Wednesday, September 21, 2011

Johns Hopkins Part 3: Getting the Electronic Health Record (EHR) Right

Today I received a call from Stephanie L. Reel, Vice Provost for Information Technology and Chief Information Officer, The Johns Hopkins University. We discussed the importance of having an EHR system that worked for health care providers and patients. I suggested that she talk to some end users to see what actually works and does not work.

My experiences demonstrated how the EHR system can become a burden for all levels of health care providers and patients. This becomes exacerbated when the productivity of health care providers is measured and calibrated by the inputs and metrics that are captured as part of the EHR. It seems that with all the numbers that are crunched the qualitative aspect of health care interactions are lost. Moreover, the value of the interpersonal dimension of care is diminished if not obliterated by just counting the procedures that are quantitative, i.e., easy to measure. As a result a health care provider ends up spending more time in front of a computer than in front of a patient. This is not what was intended.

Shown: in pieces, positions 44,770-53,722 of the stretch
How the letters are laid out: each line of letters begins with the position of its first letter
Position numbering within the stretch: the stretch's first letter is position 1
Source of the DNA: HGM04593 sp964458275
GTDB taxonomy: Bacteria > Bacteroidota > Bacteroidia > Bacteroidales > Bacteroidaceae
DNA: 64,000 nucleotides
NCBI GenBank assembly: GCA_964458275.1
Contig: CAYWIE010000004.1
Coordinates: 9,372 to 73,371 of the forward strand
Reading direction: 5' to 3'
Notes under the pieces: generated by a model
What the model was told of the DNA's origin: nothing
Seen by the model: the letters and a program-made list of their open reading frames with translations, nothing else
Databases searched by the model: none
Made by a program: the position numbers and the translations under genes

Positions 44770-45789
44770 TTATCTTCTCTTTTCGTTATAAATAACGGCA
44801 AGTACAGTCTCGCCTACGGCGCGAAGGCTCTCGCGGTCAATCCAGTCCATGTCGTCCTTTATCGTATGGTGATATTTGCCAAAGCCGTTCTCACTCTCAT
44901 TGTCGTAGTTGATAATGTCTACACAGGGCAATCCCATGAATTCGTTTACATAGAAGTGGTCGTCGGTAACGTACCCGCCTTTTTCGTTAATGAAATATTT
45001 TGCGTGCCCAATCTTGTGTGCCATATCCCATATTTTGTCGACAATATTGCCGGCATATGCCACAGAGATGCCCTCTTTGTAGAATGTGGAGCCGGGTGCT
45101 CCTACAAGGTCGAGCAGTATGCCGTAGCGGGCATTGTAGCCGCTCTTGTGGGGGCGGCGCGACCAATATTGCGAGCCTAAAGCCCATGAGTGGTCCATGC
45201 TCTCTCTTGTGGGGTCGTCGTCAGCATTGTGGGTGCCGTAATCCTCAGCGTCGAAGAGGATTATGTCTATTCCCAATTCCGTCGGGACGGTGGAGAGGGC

All health care providers and patients want an EHR that works. Health care providers need to have an EHR system that helps them input, review, and correct patient information accurately and easily. Patients want information that is accurate so that the precious time with their health care provider is not spent making corrections.

In our case my husband has an excellent physician and I want to make sure that the tools that are at his disposal are useful tools and not impediments. I also want to make certain that during those visits that by their very nature are stressful, that time does not have to be wasted because the EHR failed to do what it was intended to— be a vital tool for patient safety by reducing the likelihood of medical errors.